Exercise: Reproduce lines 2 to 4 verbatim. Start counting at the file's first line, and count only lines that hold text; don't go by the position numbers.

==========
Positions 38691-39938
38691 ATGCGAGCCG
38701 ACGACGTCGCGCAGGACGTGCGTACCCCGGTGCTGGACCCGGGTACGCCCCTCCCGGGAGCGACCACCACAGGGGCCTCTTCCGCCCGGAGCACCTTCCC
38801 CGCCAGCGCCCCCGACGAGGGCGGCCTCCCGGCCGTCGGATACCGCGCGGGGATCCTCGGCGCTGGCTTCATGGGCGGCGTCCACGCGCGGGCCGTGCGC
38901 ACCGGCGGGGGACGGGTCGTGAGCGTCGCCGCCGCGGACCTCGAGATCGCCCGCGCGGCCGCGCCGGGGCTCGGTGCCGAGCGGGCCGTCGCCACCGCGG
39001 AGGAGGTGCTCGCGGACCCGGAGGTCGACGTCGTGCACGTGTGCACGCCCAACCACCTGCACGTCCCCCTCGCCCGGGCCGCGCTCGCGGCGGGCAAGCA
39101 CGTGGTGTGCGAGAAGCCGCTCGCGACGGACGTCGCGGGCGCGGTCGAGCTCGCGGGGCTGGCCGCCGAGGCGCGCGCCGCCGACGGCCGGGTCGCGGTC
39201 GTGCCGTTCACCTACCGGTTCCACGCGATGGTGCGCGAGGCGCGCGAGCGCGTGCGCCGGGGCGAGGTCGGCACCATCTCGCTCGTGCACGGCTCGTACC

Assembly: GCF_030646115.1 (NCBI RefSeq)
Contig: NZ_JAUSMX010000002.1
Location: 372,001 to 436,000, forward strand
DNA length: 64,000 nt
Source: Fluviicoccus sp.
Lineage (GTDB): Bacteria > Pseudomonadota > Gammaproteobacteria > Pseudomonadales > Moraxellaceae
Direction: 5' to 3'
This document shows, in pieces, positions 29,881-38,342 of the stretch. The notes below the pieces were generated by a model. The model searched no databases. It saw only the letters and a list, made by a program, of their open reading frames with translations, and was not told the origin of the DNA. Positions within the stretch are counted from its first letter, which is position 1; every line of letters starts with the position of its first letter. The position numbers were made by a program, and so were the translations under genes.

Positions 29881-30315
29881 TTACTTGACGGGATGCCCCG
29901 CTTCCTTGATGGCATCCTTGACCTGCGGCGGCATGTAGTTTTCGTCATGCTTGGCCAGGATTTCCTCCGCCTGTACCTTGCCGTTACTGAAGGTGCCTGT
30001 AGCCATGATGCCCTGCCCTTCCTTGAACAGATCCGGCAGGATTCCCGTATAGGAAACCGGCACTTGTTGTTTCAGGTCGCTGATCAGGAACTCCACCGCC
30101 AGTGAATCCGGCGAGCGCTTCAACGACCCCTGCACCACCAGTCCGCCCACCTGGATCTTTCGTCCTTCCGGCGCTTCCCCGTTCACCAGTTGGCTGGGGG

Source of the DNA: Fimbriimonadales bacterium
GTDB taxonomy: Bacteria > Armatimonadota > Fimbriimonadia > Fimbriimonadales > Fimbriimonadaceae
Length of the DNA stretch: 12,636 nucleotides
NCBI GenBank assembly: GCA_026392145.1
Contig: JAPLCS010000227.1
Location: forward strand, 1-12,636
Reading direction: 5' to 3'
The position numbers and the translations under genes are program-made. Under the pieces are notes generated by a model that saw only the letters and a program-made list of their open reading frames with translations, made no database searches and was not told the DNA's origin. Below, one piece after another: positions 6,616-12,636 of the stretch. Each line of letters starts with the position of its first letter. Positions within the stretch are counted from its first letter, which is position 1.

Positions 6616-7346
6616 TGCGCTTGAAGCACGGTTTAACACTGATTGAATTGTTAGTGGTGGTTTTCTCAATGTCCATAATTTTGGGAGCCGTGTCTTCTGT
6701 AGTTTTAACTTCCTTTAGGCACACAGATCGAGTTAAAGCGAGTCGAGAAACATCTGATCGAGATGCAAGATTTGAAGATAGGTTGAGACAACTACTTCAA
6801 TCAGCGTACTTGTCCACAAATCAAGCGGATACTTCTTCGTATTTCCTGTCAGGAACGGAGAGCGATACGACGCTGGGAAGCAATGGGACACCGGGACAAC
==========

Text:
38691 ATGCGAGCCG
38701 ACGACGTCGCGCAGGACGTGCGTACCCCGGTGCTGGACCCGGGTACGCCCCTCCCGGGAGCGACCACCACAGGGGCCTCTTCCGCCCGGAGCACCTTCCC
38801 CGCCAGCGCCCCCGACGAGGGCGGCCTCCCGGCCGTCGGATACCGCGCGGGGATCCTCGGCGCTGGCTTCATGGGCGGCGTCCACGCGCGGGCCGTGCGC